And, of course, it's not just Uber that is playing fast and loose with customer data - it's just that this time a senior Uber exec opened his big gob and put his foot right in it, tonsil deep. He is now apologising (as is his CEO Travis Kalanik) and backtracking as fast as he can but the cat is out of the bag and the damage is done. Calls for Emil Michael to resign are growing but, so far he is brazening it out saying that he thought his threatening remarks were "off the record."
In fact, when one of the witnesses to his intemperate musings pointed out that he might be making a rod for his own (and Uber's) back he replied, "No one would ever know it was us".
When, as might be expected, the manure duly hit the twirling blades, Mr. Michael tried quickly to rationalise and excuse his outburst. He said, "The remarks attributed to me at a private dinner, borne of frustration during an internal debate over what I feel is sensationalistic media coverage of the company I am proud to work for, do not reflect my actual views and have no relation to the company's views or approach." Well in that case why articulate them?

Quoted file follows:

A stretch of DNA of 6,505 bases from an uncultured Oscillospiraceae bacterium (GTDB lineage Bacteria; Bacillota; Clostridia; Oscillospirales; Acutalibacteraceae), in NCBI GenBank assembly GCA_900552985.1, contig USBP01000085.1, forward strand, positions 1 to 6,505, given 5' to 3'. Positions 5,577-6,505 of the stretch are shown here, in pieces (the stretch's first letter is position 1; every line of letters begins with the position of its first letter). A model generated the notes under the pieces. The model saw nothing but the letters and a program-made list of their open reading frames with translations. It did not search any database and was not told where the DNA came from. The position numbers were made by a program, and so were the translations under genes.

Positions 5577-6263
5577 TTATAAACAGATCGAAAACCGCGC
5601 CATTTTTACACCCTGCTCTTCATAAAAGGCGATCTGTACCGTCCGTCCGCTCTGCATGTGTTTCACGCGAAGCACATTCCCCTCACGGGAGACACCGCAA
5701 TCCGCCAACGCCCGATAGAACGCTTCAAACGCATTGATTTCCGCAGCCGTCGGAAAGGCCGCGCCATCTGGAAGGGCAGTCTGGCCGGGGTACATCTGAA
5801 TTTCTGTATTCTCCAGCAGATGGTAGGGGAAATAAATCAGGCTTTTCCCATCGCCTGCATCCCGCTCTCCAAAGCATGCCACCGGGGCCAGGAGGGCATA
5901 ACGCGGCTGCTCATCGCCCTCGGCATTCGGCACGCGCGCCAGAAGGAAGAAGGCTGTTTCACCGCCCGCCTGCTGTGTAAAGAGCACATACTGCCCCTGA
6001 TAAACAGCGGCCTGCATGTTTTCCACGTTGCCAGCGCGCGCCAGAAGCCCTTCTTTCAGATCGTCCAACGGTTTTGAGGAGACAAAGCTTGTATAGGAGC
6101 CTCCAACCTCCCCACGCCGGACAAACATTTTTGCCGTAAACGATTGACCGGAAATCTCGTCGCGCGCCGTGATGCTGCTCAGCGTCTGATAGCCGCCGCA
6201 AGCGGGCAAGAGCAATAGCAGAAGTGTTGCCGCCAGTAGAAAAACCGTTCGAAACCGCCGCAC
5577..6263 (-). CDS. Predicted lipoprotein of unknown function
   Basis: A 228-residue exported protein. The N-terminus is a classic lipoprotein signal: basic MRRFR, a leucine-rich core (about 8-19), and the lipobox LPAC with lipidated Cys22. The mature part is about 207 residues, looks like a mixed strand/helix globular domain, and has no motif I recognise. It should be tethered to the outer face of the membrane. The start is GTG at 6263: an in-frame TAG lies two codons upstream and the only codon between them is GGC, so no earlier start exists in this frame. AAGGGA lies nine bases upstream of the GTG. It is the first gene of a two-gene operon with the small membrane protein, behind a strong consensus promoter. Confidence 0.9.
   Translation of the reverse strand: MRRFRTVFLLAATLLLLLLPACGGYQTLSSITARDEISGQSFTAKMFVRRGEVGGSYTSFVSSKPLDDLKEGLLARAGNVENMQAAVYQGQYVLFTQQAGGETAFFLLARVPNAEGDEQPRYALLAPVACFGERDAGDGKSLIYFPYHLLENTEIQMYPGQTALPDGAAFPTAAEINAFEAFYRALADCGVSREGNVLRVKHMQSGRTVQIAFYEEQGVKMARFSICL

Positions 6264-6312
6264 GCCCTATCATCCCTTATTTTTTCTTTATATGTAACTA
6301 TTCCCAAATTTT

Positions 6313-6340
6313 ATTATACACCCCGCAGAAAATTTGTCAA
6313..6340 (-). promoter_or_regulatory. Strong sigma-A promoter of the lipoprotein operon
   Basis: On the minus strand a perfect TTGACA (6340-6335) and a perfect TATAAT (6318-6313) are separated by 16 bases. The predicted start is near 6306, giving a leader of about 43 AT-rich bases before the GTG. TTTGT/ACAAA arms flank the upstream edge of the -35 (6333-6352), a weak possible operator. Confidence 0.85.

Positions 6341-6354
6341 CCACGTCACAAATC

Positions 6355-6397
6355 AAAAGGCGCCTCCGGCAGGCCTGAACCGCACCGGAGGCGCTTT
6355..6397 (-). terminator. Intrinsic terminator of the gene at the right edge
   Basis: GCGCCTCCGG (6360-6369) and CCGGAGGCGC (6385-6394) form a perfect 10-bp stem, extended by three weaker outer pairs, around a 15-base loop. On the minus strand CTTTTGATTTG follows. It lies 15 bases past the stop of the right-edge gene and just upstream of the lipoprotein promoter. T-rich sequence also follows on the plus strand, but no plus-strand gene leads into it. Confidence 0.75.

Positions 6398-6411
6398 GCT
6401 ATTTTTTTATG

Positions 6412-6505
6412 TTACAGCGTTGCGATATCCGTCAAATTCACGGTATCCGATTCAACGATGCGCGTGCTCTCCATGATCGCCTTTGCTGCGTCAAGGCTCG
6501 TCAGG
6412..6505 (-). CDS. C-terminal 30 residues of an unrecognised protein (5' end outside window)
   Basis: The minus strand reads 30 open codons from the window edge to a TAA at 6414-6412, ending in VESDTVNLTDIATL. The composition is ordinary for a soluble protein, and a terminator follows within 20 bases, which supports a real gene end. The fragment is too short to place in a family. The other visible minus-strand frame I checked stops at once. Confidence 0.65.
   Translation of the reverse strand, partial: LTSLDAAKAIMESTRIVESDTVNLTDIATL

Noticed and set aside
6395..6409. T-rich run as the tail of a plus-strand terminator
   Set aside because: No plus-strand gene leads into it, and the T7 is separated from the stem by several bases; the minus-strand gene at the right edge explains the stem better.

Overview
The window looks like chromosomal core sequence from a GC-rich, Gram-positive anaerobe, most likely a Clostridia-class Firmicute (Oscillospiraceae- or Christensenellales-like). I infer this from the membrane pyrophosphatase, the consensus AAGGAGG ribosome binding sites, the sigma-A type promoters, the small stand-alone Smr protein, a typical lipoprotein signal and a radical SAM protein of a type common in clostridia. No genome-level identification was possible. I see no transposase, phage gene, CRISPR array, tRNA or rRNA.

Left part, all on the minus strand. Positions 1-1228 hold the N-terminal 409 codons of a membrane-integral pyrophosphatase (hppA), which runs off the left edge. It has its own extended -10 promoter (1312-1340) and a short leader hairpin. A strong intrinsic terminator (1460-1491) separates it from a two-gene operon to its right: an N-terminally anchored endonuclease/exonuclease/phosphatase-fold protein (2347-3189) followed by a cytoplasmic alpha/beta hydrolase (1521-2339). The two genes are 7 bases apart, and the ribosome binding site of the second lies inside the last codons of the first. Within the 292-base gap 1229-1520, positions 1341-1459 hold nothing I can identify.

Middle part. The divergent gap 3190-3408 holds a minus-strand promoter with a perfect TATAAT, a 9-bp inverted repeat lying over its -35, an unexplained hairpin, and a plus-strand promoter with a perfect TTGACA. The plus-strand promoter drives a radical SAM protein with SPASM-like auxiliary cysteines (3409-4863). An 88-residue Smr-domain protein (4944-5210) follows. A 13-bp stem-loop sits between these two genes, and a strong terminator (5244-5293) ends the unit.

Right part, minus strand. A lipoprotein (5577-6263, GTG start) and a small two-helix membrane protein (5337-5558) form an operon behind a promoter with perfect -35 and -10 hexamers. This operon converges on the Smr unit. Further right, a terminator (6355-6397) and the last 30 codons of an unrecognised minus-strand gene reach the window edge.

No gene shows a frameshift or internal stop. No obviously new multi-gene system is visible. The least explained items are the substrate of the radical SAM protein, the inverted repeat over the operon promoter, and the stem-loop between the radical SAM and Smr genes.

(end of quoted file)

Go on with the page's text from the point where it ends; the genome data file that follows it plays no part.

As Chris Hoofnagle, a professor of law at UCLA un Berkeley, California, says, “We have never in history been at a point where we were more extortable. We now have to think about how the service provider itself can be a threat.”
Uber doesn't own any taxi cabs nor does it employ any drivers. It acts simply as a high-tech broker linking a prospective fare to a nearby vehicle anddriver. As such it is purely a data company that is steadily compiling a massive database of customer information. What it is ultimately to be used for is anyone's guess. All the company will say is that “Uber has a strict policy prohibiting all employees at every level from accessing a rider or driver’s data. The only exception to this policy is for a limited set of legitimate business purposes.” So where does that leave Mr. Michael and why has he not been fired? Could it be that he's got something on his boss? After all, what's sauce for the goose is a source for the gander.